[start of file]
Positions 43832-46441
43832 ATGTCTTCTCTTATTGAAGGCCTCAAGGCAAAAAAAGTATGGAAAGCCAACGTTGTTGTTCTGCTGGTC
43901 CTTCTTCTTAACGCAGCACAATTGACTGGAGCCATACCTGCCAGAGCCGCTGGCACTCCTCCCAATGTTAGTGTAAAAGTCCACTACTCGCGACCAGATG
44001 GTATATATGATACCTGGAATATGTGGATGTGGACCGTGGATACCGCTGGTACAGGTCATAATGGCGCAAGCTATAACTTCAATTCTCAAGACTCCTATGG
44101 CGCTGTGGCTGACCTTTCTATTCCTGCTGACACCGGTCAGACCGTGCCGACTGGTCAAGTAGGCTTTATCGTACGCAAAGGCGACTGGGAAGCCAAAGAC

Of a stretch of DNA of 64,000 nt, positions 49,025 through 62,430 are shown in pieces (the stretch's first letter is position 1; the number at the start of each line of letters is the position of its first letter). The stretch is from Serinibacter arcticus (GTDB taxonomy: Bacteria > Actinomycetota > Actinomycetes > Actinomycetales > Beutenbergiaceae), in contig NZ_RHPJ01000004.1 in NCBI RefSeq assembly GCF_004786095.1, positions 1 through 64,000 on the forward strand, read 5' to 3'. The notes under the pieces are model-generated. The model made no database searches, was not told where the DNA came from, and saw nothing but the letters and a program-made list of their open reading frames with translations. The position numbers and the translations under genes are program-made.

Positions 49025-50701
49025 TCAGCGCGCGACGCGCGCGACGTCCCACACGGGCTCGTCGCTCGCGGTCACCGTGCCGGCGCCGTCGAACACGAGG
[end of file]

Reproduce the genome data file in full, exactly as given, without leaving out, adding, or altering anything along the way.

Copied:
Positions 43832-46441
43832 ATGTCTTCTCTTATTGAAGGCCTCAAGGCAAAAAAAGTATGGAAAGCCAACGTTGTTGTTCTGCTGGTC
43901 CTTCTTCTTAACGCAGCACAATTGACTGGAGCCATACCTGCCAGAGCCGCTGGCACTCCTCCCAATGTTAGTGTAAAAGTCCACTACTCGCGACCAGATG
44001 GTATATATGATACCTGGAATATGTGGATGTGGACCGTGGATACCGCTGGTACAGGTCATAATGGCGCAAGCTATAACTTCAATTCTCAAGACTCCTATGG
44101 CGCTGTGGCTGACCTTTCTATTCCTGCTGACACCGGTCAGACCGTGCCGACTGGTCAAGTAGGCTTTATCGTACGCAAAGGCGACTGGGAAGCCAAAGAC

Of a stretch of DNA of 64,000 nt, positions 49,025 through 62,430 are shown in pieces (the stretch's first letter is position 1; the number at the start of each line of letters is the position of its first letter). The stretch is from Serinibacter arcticus (GTDB taxonomy: Bacteria > Actinomycetota > Actinomycetes > Actinomycetales > Beutenbergiaceae), in contig NZ_RHPJ01000004.1 in NCBI RefSeq assembly GCF_004786095.1, positions 1 through 64,000 on the forward strand, read 5' to 3'. The notes under the pieces are model-generated. The model made no database searches, was not told where the DNA came from, and saw nothing but the letters and a program-made list of their open reading frames with translations. The position numbers and the translations under genes are program-made.

Positions 49025-50701
49025 TCAGCGCGCGACGCGCGCGACGTCCCACACGGGCTCGTCGCTCGCGGTCACCGTGCCGGCGCCGTCGAACACGAGG